Why is Laocoon, the serpent-beleaguered Trojan priest who, along with his two sons, is dying in great agony, only permitted to sigh in the famous statue that depicts him, whereas Virgil allows Laocoon to scream in his poetic account of the priest's death in Book 2 of the Aeneid? Gotthold Ephraim Lessing's innovative answer to this question provides the thesis informing many of the twenty-nine chapters of his treatise Laokoon. While Lessing's contemporary, the celebrated art historian Johann Jacob Winckelmann, had attributed Laocoon's subdued expression of suffering depicted by the statue to the presumed dignity and grandeur of Laocoon's character, Lessing argued that rather than being character traits, these …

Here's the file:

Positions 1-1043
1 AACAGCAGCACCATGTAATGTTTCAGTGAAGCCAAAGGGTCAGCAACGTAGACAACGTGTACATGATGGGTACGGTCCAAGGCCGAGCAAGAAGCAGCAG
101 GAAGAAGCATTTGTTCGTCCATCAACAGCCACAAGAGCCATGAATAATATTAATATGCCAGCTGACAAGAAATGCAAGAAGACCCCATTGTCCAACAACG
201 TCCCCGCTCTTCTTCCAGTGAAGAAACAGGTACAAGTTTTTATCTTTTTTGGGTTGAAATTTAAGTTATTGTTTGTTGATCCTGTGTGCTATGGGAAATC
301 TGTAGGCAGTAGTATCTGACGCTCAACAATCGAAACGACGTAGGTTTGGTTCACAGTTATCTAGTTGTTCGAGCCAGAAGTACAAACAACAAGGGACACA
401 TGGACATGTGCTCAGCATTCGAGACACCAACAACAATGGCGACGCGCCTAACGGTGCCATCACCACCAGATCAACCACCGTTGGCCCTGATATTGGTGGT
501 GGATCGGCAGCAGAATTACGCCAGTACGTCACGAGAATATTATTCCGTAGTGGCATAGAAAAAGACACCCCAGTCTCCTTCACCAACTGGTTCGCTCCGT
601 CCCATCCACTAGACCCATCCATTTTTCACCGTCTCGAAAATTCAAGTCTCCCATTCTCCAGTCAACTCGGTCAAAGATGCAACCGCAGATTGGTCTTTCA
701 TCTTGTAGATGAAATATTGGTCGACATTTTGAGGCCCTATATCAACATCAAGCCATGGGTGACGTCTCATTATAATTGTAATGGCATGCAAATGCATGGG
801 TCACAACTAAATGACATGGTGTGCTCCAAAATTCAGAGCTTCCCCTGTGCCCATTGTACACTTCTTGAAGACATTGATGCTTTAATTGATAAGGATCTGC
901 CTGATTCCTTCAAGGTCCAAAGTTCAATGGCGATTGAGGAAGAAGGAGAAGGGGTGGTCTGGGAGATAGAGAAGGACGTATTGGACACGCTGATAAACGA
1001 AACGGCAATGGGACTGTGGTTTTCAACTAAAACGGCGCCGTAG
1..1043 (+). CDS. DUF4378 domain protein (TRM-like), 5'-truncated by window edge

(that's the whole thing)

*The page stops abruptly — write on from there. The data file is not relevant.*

von Schwerin-High, Friederike. "Laokoon oder über die Grenzen der Malerei und Poesie". The Literary Encyclopedia. First published 21 September 2006; last revised 30 November -1.
[http://www.litencyc.com/php/sworks.php?rec=true&UID=16334, accessed 19 April 2015.]